Lynchburg graduations cause hotel crisis
Family members struggle to find a place to stay as graduation weekend approaches
There is no room at the inn. Literally. All hotels near campus are booked for the weekend of May 14.
As graduation weekend quickly approaches, family and friends of some graduates are finding themselves without a place to stay.
Not only is this a record-breaking graduation for Liberty University, but it is also the day that Sweet Briar College and Lynchburg College will hold their commencements.
“Everything in Lynchburg is booked up for that weekend,” Pam from Courtyard Marriott said.
The few hotels that do have rooms can only offer smoking rooms.
Joy Federico, sales manager of sister properties Sleep Inn and Best Western, said that the three remaining rooms available at Best Western are smoking and have a single bed.
Federico said the staff at Sleep Inn is excited for the business of that weekend. Because customers pay ahead of time, they only need to pick up their key when they walk in.
“All we have to do is say welcome and congratulations,” Federico said.
Sue Spencer, general manager at the Wingate by Wyndham, has supervised room reservations for two graduations before this year.
The policy during her first year there was to open reservations for the entire year during the first few days of January.
Spencer said she remembers how hectic that was, especially for the graduation dates.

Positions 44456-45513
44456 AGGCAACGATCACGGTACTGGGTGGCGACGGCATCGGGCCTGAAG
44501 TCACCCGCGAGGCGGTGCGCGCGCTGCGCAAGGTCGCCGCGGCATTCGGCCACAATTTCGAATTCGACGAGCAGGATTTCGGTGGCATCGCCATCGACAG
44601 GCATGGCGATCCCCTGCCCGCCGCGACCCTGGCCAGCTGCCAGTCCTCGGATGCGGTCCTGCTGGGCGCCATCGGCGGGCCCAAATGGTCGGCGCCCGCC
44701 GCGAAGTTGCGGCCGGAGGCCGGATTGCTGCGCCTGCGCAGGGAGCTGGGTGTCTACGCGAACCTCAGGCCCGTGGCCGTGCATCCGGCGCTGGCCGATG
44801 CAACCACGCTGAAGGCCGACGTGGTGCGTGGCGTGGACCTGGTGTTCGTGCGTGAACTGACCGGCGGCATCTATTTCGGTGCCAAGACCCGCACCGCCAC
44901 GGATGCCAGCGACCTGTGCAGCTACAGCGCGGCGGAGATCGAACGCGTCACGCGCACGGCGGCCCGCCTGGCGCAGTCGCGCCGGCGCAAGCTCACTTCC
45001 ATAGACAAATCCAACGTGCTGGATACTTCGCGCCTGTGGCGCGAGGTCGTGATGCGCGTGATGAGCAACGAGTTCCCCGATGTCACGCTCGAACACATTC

“The phones rang off the hook for 45 minutes straight, and then all the rooms were gone for that weekend,” Spencer said.
Spencer had the policy changed to allow booking to begin 364 days to the time of arrival.
Spencer said the rush to get rooms during graduation weekend is still frantic.
“The rooms that offer the best views of the campus fill up the fastest,” Spencer said.
Due to this, Liberty began to seek out other ways to house families who were having no luck finding hotels.
The Office of Commuter Affairs sent out emails to off-campus students in March, asking them to open up their apartments and homes to families during graduation weekend.
Larry Provost, director of Commuter Affairs, said that the idea came from the pulpit at Thomas Road Baptist Church (TRBC).
A few years ago, Pastor Jonathan Falwell asked TRBC members to help house families for an event at the church.
Liberty adopted the idea, hoping that students’ hospitality would help a few more families find lodging.
Lori Baker from the Registrar’s Office is setting up the families who need rooms with the students who responded—about 20,said Provost.
Provost himself is housing an online student from Texas who plans to attend his graduation.
“My wife and I own the house, and my father is staying with us,” Provost said. “It’s already tight, and it will only get tighter. But we feel that we need to help.”
Provost said he encourages more students to step up and open their homes to the families still without a roof over their heads for graduation.
It is not only the hotels that are going to be packed during the weekend that three Lynchburg colleges will be holding graduations.
Restaurants are also preparing for a busy few days.
James Berrigan, manager at Applebee’s and a current Liberty student, said the restaurant will have a fully-staffed kitchen and 13-15 servers instead of the usual 11.
“We’re looking forward to it,” Berrigan said. “We’re ready for it. I know a lot of people are going to be in a good mood because they’re graduating.”
Lynchburg resident Charlotte Tucker said she will avoid restaurants May 14th.
“I can’t imagine trying to eat out that weekend,” Tucker said. “It’s going to be a nightmare.”
Olive Garden management suggests sending someone from each party 45 minutes to an hour early to secure a table.